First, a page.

Five Ways to Stop Stress-Fueled Eating
Ever wonder why you're magnetically drawn to sweets when you're feeling frazzled? It's in our nature. Here's why - plus how to break the cycle that can lead to weight gain.
So you snarfed 10 Oreos after fighting with your spouse or munched a big chocolate bar while staring at that horrendous credit card bill. Skip the guilt—research suggests we're hardwired to start eating sweet stuff when the going gets tough.
In prehistoric times, stress eating may have been a smart survival strategy, say researchers at the University of California, San Francisco. Your agitated ancestors grabbed berries after the marauding tigers slunk away...so you head for the candy machine after the boss roars. "You need to refuel for the next crisis," explains study coauthor Norman Pecoraro, PhD.
The Stress–Eating Connection
Researchers found that stress prompts rats to release hormone signals for high-calorie eating. Dr. Pecoraro says it's surprisingly similar in humans. The bad news is that the eat-eat-eat signal only stopped when the rats had stored the extra calories as tummy fat. The good news is that exercise, eating right, and getting enough sleep can help prevent some of that stress in the first place.
Healthy Stress Solutions
Still, we don't live in a perfect world, so try these tricks after the stress starts—and before you reach for the snacks.
E-mail yourself. This is an easier way to keep an "eating journal"—especially if you spend 9-to-5 in front of the computer. Include circumstances (a tense conversation with your manager, a sudden deadline, a fight with a friend) and how you were feeling (sad, stressed, panicked, tired).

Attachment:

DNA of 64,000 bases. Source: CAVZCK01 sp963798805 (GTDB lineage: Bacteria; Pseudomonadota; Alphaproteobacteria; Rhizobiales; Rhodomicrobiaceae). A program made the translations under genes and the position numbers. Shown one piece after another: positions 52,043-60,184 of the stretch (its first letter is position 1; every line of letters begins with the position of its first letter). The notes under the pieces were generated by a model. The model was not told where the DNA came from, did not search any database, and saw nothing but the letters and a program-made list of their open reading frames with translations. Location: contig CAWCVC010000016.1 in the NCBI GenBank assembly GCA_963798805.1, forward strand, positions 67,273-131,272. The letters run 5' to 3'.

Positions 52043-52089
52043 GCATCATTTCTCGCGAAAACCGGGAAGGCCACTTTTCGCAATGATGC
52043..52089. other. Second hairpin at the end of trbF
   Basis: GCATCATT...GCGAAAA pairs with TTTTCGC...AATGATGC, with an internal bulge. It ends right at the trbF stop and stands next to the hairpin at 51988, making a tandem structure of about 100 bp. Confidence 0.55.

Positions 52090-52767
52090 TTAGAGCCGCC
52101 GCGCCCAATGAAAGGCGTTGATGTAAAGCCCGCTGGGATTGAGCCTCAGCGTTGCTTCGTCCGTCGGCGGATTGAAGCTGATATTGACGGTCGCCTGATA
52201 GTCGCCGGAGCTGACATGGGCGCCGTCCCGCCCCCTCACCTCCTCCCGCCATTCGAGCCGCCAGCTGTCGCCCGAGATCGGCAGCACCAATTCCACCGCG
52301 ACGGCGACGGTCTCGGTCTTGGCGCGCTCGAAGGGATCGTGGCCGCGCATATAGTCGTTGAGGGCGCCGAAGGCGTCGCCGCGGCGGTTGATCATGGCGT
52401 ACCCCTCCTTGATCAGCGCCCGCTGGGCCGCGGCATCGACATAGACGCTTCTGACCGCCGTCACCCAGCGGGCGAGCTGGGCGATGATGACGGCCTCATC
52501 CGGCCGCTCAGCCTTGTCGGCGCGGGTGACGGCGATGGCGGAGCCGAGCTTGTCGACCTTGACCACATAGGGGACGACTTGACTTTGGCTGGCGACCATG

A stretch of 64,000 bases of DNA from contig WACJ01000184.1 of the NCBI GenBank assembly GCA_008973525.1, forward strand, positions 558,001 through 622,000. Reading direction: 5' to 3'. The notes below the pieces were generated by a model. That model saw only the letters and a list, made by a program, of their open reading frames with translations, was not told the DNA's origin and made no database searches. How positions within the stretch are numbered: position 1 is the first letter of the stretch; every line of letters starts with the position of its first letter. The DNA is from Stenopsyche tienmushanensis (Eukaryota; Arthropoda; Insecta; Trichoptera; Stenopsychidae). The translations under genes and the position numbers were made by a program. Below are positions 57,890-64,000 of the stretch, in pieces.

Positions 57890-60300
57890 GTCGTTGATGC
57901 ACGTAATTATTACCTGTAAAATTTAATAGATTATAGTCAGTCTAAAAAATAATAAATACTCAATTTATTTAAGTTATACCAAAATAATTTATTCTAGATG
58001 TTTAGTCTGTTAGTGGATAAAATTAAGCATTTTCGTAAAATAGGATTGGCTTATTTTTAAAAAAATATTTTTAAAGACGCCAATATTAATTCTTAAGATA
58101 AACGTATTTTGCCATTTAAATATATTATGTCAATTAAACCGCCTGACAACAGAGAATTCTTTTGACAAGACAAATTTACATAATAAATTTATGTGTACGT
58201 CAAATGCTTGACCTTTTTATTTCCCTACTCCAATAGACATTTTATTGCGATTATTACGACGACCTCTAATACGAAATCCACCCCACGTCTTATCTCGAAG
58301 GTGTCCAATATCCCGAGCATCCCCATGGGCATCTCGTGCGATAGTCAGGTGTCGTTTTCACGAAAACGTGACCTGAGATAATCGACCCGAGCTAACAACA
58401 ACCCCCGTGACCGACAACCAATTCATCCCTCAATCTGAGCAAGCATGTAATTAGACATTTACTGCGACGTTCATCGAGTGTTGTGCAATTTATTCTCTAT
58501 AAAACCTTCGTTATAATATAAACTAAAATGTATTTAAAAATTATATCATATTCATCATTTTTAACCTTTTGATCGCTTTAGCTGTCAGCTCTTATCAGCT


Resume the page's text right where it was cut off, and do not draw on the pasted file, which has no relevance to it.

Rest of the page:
On a Friday, read all of your e-mails, and look for an emotional-eating pattern—then work to break it. For instance, if you reach for the chips when you get home from work (feeling annoyed, tired, and ravenous), take some whole grain crackers and an apple to the office tomorrow, and eat them before you head home.
Phone a friend. This lifeline can be used for more than just folks who want to be a millionaire. Instead of turning to food when you need comfort, call or text a close pal and vent about your feelings. If you have to leave a message, wait for a response before you head to the fridge.
Make yourself a nice cup of tea. Sounds soothing, doesn't it? It's not just psychological. Green and black teas both contain theanine, an amino acid that increases levels of relaxing chemicals in the brain. Wrapping your hands around a warm mug while breathing deeply may also help soothe jangled nerves.
Check your stress scale. Think of a scale from 1 to 10, with 10 being the highest degree of stress. Schedule some "stress checkpoints" during the day, and rate your stress level. Try not to let your number climb above a 5. If you're at a 4, take steps to defuse your stress: Do some deep breathing, take a walk, get up and stretch, or reach out to friends.
Calm down with healthier carbs. For some people, carbohydrates stimulate an especially powerful release of pleasure-producing hormones. Luckily, sweet but nutritious complex carbohydrates have the same calming effect and are less harmful to your waistline, because they provide a better sense of fullness than simple-carb foods like candy bars. Try savoring one of these snacks instead: a serving of tomato soup, whole wheat toast with jam, a multigrain waffle with light syrup, a piece of fresh fruit, a bowl of oatmeal, or a lightly sweetened whole grain cereal such as Multi-Grain Cheerios.
Luckily, it's never too late to change your emotional eating habits.
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